“Surveys show that pet owners are interested in learning about pet insurance,” Dr. Craig says. “In the January 2008 Buying Preferences Study by Brakke Consulting, 20 percent of pet owners indicated that they would purchase pet health insurance if their veterinarian recommended it.

“Moreover, 41 percent of Type A clients—i.e. highly involved pet owners—would be interested in the idea. So pet owners think it is appropriate that their veterinarian recommend pet insurance.”

“According to a 2008 study,” Dr. McConnell notes, “consumer expenditures [in constant dollars, adjusted for inflation] on veterinary services have essentially doubled between the years 1980 and 2005.

“Our profession is quickly outstripping the average pet owner’s ability to pay for veterinary services. Electing to discuss third-party financial options with clients is an individual choice in the exam room,” she says.

“However, market research has shown that our clients look to us to outline their options, whether those options are medical or financial.”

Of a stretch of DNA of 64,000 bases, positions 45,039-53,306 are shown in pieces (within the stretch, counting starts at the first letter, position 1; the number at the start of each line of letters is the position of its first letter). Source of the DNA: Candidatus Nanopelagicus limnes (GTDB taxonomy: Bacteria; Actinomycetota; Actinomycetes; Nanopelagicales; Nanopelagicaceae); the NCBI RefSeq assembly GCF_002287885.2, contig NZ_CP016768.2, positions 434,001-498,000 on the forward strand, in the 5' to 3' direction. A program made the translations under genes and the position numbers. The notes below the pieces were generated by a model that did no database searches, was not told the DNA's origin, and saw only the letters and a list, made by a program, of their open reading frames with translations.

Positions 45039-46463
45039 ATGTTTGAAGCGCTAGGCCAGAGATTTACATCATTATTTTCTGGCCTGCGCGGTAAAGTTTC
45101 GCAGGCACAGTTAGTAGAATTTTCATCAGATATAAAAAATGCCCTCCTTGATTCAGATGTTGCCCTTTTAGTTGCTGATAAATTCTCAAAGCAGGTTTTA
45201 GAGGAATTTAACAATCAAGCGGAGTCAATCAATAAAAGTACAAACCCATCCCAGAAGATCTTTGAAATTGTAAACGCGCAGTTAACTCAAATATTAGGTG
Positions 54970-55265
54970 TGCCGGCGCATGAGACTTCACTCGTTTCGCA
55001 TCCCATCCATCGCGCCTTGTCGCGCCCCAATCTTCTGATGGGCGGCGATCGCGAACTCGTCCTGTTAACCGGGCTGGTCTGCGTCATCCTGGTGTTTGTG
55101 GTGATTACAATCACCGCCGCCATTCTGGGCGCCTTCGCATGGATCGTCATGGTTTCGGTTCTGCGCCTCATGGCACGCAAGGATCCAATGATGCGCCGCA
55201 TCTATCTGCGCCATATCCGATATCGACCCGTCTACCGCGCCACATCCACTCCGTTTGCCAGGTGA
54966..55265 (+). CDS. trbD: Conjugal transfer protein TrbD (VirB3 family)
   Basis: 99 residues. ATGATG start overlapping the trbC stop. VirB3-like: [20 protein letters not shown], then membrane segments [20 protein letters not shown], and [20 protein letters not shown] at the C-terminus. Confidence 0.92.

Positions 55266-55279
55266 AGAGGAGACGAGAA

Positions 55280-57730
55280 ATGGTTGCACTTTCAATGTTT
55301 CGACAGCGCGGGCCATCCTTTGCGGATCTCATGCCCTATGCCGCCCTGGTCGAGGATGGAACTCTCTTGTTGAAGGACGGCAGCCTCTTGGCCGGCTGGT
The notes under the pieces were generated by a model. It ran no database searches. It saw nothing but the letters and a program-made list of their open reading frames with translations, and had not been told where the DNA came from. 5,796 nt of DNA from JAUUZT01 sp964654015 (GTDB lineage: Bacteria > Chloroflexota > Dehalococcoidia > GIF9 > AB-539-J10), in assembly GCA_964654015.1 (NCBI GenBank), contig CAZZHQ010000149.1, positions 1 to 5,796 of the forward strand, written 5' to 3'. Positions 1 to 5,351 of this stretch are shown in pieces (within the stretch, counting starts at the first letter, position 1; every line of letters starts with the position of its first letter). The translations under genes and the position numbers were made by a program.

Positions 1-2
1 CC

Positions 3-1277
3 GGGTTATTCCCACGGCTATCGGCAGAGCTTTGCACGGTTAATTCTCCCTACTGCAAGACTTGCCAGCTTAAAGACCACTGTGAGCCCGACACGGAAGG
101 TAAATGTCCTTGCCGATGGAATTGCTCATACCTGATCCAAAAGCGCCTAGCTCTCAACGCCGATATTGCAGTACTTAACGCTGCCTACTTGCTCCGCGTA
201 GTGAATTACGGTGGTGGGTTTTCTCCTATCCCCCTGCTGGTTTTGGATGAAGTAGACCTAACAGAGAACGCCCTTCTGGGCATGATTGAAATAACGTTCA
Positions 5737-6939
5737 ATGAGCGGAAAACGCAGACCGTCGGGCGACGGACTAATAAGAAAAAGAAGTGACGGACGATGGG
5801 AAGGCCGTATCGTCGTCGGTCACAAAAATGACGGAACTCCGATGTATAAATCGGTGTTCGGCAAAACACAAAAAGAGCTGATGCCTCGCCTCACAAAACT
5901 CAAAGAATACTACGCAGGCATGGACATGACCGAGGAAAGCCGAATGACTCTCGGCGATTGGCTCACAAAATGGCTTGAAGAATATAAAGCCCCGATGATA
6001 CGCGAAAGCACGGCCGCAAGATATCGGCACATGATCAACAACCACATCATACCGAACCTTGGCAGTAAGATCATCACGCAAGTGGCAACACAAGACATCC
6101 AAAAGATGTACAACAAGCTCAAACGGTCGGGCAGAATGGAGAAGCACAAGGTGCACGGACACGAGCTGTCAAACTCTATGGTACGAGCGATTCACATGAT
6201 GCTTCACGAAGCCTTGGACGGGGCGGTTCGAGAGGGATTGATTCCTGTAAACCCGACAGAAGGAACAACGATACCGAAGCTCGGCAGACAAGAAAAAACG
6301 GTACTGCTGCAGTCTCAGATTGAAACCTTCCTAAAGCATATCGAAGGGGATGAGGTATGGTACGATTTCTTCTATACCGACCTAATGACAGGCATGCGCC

Promoting pet insurance is an unproductive activity

“The problem is many clients cannot pay for unplanned veterinary care from their discretionary income,” Craig says. “Pet insurance provides the financial help needed to afford excellent medical and surgical care. So I think suggesting pet insurance is a very productive activity for both the pet owner and the practitioner.

“In a survey conducted between 2005 and 2008, the National Commission on Veterinary Economic Issues [NCVEI.org] found that 95 percent of practices that responded indicated that they had, in the past, recommended a less effective medical solution because the owner could not afford the most effective—read: more expensive—treatment,” Craig says.

“In addition, 95 percent of respondents had euthanized sick or injured pets because the owner could not afford treatment. Economic euthanasia is not an acceptable medical solution for our patients. Pet health insurance provides clients with the opportunity to move from ‘How much will this cost?’ to ‘Please do what is best for my pet.’ ”

Stephens says that pet insurance plans with an 80 percent reimbursement model—paying 80 percent of the cost of care—are highly productive “because they expand the client’s financial ability by nearly five times.”